This piece grew out of many sketches done while observing a semi-captive pack located in the Haliburton Forest and Wildlife Reserve in Ontario, Canada
Haliburton constructed an interpretive center on the reserve to continue wolf education for visitors, where it was possible to observe the pack from a one way window. Patience was rewarded because leadership styles and relationships among the pack could be easily observed whenever they chanced by.
Wolves are highly intelligent animals and develop close relationships within their packs. The alpha male and female, mate for life, and, generally, are
the only ones in the pack allowed to produce cubs. The entire pack supports the feeding and raising of the cubs. How many cubs are raised is determined by the amount of food available and the number of wolves in the pack that need to eat regularly.
Wolves prey mainly on large-hoofed animals such
as deer, elk, moose, caribou, bison and bighorn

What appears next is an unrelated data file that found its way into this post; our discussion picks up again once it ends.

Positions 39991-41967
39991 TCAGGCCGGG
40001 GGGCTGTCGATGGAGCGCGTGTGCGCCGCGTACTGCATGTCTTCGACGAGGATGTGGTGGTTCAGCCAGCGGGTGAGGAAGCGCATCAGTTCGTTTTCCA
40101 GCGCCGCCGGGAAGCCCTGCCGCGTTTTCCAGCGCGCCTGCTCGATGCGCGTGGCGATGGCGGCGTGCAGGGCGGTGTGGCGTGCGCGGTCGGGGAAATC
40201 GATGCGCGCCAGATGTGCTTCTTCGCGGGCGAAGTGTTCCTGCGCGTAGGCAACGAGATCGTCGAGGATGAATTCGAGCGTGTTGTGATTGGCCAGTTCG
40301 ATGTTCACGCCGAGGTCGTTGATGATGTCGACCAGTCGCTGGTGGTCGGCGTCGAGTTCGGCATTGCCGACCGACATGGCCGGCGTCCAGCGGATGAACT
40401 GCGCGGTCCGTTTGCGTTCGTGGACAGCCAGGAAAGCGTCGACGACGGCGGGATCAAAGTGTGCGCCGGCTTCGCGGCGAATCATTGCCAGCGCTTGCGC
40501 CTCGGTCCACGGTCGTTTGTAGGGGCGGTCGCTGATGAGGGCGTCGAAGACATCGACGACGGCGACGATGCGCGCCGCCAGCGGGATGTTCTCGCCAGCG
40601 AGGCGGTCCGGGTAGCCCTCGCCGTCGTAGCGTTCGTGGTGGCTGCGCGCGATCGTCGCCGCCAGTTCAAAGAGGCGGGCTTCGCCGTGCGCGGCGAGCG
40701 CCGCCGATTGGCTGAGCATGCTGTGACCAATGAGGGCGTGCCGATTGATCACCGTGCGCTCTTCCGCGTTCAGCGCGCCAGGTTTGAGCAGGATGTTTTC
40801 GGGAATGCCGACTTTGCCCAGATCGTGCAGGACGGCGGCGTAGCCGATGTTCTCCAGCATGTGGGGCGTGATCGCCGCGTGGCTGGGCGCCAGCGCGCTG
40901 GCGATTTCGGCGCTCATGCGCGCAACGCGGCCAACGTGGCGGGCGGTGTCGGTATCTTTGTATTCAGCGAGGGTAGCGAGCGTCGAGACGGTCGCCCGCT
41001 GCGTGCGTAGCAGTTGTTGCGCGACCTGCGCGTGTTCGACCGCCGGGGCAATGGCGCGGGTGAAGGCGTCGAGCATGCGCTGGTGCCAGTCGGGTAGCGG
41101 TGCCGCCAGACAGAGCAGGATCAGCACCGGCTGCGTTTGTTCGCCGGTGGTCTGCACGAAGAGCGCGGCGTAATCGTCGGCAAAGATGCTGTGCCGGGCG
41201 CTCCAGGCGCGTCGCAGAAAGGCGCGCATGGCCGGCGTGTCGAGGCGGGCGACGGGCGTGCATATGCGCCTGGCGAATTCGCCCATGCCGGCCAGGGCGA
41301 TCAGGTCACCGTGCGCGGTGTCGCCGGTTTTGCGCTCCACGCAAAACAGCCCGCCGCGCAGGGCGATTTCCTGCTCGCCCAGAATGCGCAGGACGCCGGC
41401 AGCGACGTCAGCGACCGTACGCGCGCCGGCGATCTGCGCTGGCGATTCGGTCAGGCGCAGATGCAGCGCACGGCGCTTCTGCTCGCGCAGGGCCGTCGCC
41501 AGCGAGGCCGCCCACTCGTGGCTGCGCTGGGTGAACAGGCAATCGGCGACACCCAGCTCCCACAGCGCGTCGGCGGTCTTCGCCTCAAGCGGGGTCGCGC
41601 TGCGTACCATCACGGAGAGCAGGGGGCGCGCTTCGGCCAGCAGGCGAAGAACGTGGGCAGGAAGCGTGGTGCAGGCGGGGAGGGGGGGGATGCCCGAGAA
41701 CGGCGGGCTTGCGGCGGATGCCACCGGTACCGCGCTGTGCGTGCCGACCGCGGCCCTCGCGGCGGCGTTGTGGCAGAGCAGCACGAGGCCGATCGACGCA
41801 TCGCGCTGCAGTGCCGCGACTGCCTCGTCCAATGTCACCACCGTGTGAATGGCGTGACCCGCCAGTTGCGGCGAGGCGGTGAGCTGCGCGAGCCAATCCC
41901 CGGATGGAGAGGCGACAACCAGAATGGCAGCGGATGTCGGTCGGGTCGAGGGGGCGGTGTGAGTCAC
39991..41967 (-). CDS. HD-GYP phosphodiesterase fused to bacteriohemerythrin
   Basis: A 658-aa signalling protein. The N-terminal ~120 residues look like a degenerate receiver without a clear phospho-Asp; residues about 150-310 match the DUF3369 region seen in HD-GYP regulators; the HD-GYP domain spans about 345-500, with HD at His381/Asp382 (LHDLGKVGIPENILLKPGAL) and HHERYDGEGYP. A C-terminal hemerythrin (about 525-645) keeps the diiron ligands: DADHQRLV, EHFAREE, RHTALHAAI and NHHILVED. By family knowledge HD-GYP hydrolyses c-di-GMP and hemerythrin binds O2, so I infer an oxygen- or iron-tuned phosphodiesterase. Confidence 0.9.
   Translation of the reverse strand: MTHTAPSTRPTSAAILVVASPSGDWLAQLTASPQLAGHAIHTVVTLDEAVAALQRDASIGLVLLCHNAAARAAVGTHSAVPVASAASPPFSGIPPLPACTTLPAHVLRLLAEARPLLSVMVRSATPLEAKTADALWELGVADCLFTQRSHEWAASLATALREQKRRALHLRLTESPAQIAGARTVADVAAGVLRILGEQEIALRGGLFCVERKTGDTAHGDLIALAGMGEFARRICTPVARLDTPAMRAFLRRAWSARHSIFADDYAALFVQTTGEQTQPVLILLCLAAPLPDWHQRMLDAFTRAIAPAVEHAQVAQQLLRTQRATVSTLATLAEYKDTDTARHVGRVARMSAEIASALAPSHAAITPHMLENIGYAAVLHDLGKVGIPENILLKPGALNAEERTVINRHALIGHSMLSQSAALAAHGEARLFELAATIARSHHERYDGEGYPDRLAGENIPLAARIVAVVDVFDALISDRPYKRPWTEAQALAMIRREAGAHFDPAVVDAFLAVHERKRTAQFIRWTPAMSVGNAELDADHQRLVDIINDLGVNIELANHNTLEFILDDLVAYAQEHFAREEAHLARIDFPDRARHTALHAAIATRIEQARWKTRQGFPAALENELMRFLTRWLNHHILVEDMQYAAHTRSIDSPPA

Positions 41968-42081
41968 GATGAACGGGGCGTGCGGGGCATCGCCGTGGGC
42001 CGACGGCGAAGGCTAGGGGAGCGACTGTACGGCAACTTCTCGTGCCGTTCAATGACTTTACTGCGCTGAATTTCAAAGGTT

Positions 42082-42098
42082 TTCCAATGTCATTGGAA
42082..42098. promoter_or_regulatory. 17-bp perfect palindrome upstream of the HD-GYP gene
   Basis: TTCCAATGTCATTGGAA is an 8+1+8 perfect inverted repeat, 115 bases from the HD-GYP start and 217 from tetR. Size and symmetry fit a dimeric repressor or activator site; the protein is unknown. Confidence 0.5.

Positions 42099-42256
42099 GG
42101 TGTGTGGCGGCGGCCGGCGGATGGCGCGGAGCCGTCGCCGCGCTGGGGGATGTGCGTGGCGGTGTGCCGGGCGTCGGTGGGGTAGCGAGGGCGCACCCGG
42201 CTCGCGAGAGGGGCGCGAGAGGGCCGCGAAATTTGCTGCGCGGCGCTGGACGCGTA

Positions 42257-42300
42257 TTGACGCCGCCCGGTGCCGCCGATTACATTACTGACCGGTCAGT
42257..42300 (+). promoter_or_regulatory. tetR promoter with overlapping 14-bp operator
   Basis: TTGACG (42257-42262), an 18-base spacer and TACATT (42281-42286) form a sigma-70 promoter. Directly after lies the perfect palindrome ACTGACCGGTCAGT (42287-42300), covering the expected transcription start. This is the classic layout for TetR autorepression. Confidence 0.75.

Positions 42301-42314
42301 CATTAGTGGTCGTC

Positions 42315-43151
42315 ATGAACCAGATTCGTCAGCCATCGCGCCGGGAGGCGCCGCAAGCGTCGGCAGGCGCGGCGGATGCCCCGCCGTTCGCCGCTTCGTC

sheep. They also eat small animals like the snow-
shoe hare, beaver, rabbit and rodents.They are a key link not only in the food chain,but also in every ecosystem that they inhabit.
Before the first European settlers arrived, there
were an estimated 400,000 gray and red wolves
in North America. Today, wolves are found in only
5% of their original range south of Canada.
Wolves were reintroduced into Yellowstone National
Park in l995 and l996. Unfortunately they are once again in danger of being overhunted. The question should not be "how to get rid of wolves" but how to get along with them as we do with coyotes, bears, cougars and other animals in wilderness.
John Muir, Thomas Berry and many others, have
said, "The 'other than human' are not commodities.
They are the keys to life as we know it on this planet."